Download
hypnotics n.
Skip this Video
Loading SlideShow in 5 Seconds..
Hypnotics PowerPoint Presentation

Hypnotics

263 Views Download Presentation
Download Presentation

Hypnotics

- - - - - - - - - - - - - - - - - - - - - - - - - - - E N D - - - - - - - - - - - - - - - - - - - - - - - - - - -
Presentation Transcript

  1. Jonathan Emens, M.D. Sleep Medicine Clinic Sleep and Mood Disorders Laboratory Oregon Health & Science University Portland, OR Hypnotics OPA March 3, 2007

  2. Disclosure None of my slides, abstracts and/or handouts contain any advertising, trade names or product–group messages. Any treatment recommendations I make will be based on best clinical evidence or guidelines.

  3. Outline • Review of Sleep Physiology • Epidemiology of Insomnia • Morbidity in Insomnia • Diagnoses in Insomnia • Hypnotics

  4. Brief review of Sleep • Reversible, unresponsive state

  5. Brief review of Sleep • Reversible, unresponsive state • Divided into two states: NREM and REM

  6. Brief review of Sleep • Reversible, unresponsive state • Divided into two states: NREM and REM • NREM: Divided into 4 stages based on EEG patterns

  7. EEG in NREM Sleep From: Kryger, Roth, Dement, eds., Principles and Practice of Sleep Medicine, 2005

  8. EEG in NREM Sleep From: Kryger, Roth, Dement, eds., Principles and Practice of Sleep Medicine, 2000

  9. EEG in NREM Sleep From: Kryger, Roth, Dement, eds., Principles and Practice of Sleep Medicine, 2005

  10. EEG in NREM Sleep From: Kryger, Roth, Dement, eds., Principles and Practice of Sleep Medicine, 2005

  11. Brief review of Sleep • Reversible, unresponsive state • Divided into two states: NREM and REM • NREM: Divided into 4 stages based on EEG patterns • REM: distinct EEG, muscle atonia, rapid eye movements, dreams, PGO waves (measured in animals)

  12. EEG, EOG, and EMG in REM Sleep

  13. Sleep Staging • Stage 1: 2-5% From: Kryger, Roth, Dement, eds., Principles and Practice of Sleep Medicine, 2000

  14. Sleep Staging • Stage 1: 2-5% • Stage 2: 45-55% From: Kryger, Roth, Dement, eds., Principles and Practice of Sleep Medicine, 2000

  15. Sleep Staging • Stage 1: 2-5% • Stage 2: 45-55% • Stage 3: 3-8% From: Kryger, Roth, Dement, eds., Principles and Practice of Sleep Medicine, 2000

  16. Sleep Staging • Stage 1: 2-5% • Stage 2: 45-55% • Stage 3: 3-8% • Stage 4: 10-15% From: Kryger, Roth, Dement, eds., Principles and Practice of Sleep Medicine, 2000

  17. Sleep Staging • Stage 1: 2-5% • Stage 2: 45-55% • Stage 3: 3-8% • Stage 4: 10-15% • REM: 20-25% From: Kryger, Roth, Dement, eds., Principles and Practice of Sleep Medicine, 2000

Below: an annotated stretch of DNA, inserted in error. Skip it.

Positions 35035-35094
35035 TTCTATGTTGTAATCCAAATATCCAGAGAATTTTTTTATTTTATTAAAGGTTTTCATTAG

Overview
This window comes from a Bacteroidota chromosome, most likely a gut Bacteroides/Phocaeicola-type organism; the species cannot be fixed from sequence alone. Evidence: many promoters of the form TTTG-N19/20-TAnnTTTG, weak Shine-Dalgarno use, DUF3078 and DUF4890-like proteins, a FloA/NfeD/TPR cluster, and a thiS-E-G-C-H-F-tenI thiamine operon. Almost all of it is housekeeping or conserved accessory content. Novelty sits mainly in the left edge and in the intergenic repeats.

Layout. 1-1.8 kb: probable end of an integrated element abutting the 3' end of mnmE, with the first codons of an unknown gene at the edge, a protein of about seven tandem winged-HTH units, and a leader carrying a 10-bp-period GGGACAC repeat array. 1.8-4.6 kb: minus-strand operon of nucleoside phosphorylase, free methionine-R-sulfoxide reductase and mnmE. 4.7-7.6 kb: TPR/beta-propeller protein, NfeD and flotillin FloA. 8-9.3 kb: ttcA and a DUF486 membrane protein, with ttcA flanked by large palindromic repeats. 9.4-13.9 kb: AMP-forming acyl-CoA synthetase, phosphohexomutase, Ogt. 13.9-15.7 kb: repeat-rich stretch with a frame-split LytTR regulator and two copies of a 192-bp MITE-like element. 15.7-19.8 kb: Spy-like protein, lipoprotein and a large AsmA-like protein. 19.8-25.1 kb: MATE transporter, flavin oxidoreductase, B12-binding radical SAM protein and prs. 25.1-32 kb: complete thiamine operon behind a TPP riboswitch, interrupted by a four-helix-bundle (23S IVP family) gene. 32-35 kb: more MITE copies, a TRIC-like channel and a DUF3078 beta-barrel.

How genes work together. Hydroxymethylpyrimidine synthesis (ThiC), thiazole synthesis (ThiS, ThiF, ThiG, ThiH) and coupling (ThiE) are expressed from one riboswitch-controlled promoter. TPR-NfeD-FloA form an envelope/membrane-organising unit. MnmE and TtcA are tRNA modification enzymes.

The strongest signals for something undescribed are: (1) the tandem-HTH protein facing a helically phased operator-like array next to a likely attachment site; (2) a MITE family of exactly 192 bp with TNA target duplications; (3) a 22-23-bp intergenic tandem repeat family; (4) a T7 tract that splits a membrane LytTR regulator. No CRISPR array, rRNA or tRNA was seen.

18. REM and NREM patterns • First third of the night mostly NREM, especially stage 3 and 4 (slow wave) sleep

  19. REM and NREM patterns • First third of the night mostly NREM, especially stage 3 and 4 (slow wave sleep) • Last third of the night mostly REM sleep

  20. REM and NREM patterns • First third of the night mostly NREM, especially stage 3 and 4 (slow wave sleep • Last third of the night mostly REM sleep • Cycles of NREM and REM sleep occur every 90-110 minutes

  21. REM and NREM patterns • First third of the night mostly NREM, especially stage 3 and 4 (slow wave sleep) • Last third of the night mostly REM sleep • Cycles of NREM and REM sleep occur every 90-110 minutes • Amount of slow wave sleep (SWS) decreases with age (greater decreases in men)

  22. Changes in Sleep with Age Ohayon M, et al. Sleep. 2004;27:1255-1273.

  23. Memory impairment surrounding sleep onset From: Kryger, Roth, Dement, eds., Principles and Practice of Sleep Medicine, 2000

  24. Insomnia Definitions • “difficulty in initiating and/or maintaining sleep.” – International Classification of Sleep Disorders (ICSD) • Difficulty Falling Asleep • Difficulty maintaining sleep • Early morning awakening • Daytime fatigue, poor concentration, and irritability

  25. Epidemiology of Insomnia • Depends on Definition: 4.4-48% prevalence in general population Ohayon M, Sleep Med Rev. 2002;6: 97-111.

  26. Epidemiology of Insomnia • Depends on Definition: 4.4-48% prevalence in general population • Insomnia Symptoms: 30-48% Ohayon M, Sleep Med Rev. 2002;6: 97-111.

  27. Epidemiology of Insomnia • Depends on Definition: 4.4-48% prevalence in general population • Insomnia Symptoms: 30-48% • Insomnia Symptoms > 3 times/week or “often” or “always”: 16-21% Ohayon M, Sleep Med Rev. 2002;6: 97-111.

  28. Epidemiology of Insomnia • Depends on Definition: 4.4-48% prevalence in general population • Insomnia Symptoms: 30-48% • Insomnia Symptoms > 3 times/week or “often” or “always”: 16-21% • Insomnia Symptoms that are “moderate” or “severe”: 10-28% Ohayon M, Sleep Med Rev. 2002;6: 97-111.

  29. Epidemiology of Insomnia • Depends on Definition: 4.4-48% prevalence in general population • Insomnia Symptoms: 30-48% • Insomnia Symptoms > 3 times/week or “often” or “always”: 16-21% • Insomnia Symptoms that are “moderate” or “severe”: 10-28% • Insomnia Symptoms with Daytime sequelae: 9-15% Ohayon M, Sleep Med Rev. 2002;6: 97-111.

  30. Epidemiology of Insomnia • Depends on Definition: 4.4-48% prevalence in general population • Insomnia Symptoms: 30-48% • Insomnia Symptoms > 3 times/week or “often” or “always”: 16-21% • Insomnia Symptoms that are “moderate” or “severe”: 10-28% • Insomnia Symptoms with Daytime sequelae: 9-15% • Dissatisfaction with amount or quality of sleep: 8-18% Ohayon M, Sleep Med Rev. 2002;6: 97-111.

  31. Epidemiology of Insomnia • Depends on Definition: 4.4- 48% prevalence in general population • Insomnia Symptoms: 30-48% • Insomnia Symptoms > 3 times/week or “often” or “always”: 16-21% • Insomnia Symptoms that are “moderate” or “severe”: 10-28% • Insomnia Symptoms with Daytime sequelae: 9-15% • Dissatisfaction with amount or quality of sleep: 8-18% • Insomnia Diagnosis (DSM-IV): 4.4-11.7% (many with symptoms don’t meet DSM criteria) Ohayon M, Sleep Med Rev. 2002;6: 97-111.